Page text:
The bottom of each plant pot was covered with an even two-inch layer of soil. Three corn seeds were placed on top of the layer of soil, and then another half-inch of soil was added to the pot.
The UV light was attached to the light stand and connected to the base. The height of the UV light was 7 inches from the base.

The light was turned on for 10 hours a day, between 7:45 am and 5:45 pm.

Distances of 15 cm, 25 cm, 35 cm, and 45 cm were measured and marked, and pots were placed at each distance.
The fifth pot was placed behind the heat source, at room temperature.
The plants were grown over a period of two weeks. Each pot was given 20 ml of water at 5 pm every day.
Every two days, at the same time the plants were watered, the temperature of the soil was measured with a mercury thermometer.
After the temperature of the soil was taken for each of the five pots, the temperatures were measured again two more times. The temperatures of the pots were measured in the same order for each of the three readings. (As in; first pot 1, then pots 2, 3, 4, and 5; then pot 1 again, then 2, 3, 4, and 5; and so on.)
Every two days, the height of the seedlings was measured with a ruler, and the height of the tallest seedling was recorded.


Pot 1: 15 cm from light source
Pot 2: 25 cm from light source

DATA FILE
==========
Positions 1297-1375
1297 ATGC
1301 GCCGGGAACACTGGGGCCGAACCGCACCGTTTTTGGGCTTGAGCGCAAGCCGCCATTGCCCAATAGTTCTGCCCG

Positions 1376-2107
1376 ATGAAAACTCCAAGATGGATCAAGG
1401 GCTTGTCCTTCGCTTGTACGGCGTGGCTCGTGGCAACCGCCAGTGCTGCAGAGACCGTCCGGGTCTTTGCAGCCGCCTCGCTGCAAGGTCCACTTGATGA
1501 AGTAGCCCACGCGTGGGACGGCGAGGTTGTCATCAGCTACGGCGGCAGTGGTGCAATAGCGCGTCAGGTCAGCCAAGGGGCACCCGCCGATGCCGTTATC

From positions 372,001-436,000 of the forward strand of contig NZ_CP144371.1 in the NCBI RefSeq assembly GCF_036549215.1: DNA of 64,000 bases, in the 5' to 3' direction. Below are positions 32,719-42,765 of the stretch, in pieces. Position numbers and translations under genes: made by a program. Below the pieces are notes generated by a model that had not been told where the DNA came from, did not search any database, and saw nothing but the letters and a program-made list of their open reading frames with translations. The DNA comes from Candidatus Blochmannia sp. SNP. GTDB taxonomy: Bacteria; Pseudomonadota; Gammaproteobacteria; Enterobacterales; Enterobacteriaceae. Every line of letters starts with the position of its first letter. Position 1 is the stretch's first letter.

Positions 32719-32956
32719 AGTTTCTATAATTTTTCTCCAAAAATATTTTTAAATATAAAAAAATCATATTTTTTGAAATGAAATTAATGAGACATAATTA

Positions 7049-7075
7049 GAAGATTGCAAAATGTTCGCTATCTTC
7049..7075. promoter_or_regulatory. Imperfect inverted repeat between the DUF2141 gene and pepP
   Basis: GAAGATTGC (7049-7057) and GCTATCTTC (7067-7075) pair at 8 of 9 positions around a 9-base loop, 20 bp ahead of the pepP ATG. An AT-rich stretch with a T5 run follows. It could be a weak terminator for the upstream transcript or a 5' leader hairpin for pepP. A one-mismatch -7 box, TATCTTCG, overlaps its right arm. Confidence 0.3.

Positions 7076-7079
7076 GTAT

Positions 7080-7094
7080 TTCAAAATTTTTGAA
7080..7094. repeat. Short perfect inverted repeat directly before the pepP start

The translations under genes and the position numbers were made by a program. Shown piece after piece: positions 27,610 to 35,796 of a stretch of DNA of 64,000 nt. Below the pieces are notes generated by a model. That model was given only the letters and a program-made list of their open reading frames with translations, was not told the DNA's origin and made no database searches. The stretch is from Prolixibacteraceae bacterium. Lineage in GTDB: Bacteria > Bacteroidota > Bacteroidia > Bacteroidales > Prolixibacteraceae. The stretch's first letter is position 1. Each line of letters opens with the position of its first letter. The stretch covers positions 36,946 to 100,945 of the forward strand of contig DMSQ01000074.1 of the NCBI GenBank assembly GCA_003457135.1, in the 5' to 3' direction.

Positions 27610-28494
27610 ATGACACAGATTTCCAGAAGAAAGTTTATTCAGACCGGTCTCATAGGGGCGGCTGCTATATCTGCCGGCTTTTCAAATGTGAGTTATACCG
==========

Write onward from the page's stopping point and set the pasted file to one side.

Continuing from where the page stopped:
Pot 3: 35 cm from light source
Pot 4: 45 cm from light source
Pot 5: behind light source (control)
Heights of Tallest Seedlings
There were several things that I noticed throughout this experiment. For instance, I noticed that the soil in pots 1 and 2 was always very dry just prior to watering. Pot 1 didn't see any growth at all. Pot 3 was also consistently dry, but less dry than pots 1 and 2. Pots 4 and 5 (the control pot) didn't seem to have as much difficulty retaining moisture.


Figure 1: Heights of tallest corn seedlings measured in two-day intervals over two weeks.


For this experiment, we use Spearman's Rank Correlation Coefficient to determine the degree of correlation between temperature and plant height.

Spearman's Rank Correlation Coefficient formula is:

Where n is the number of data pairs (5). Using the D2 values calculated above, we arrive at a correlation coefficient value of 1-(6*38/5*24) = -0.9. This result indicates a very strong negative correlation between temperature and measured height.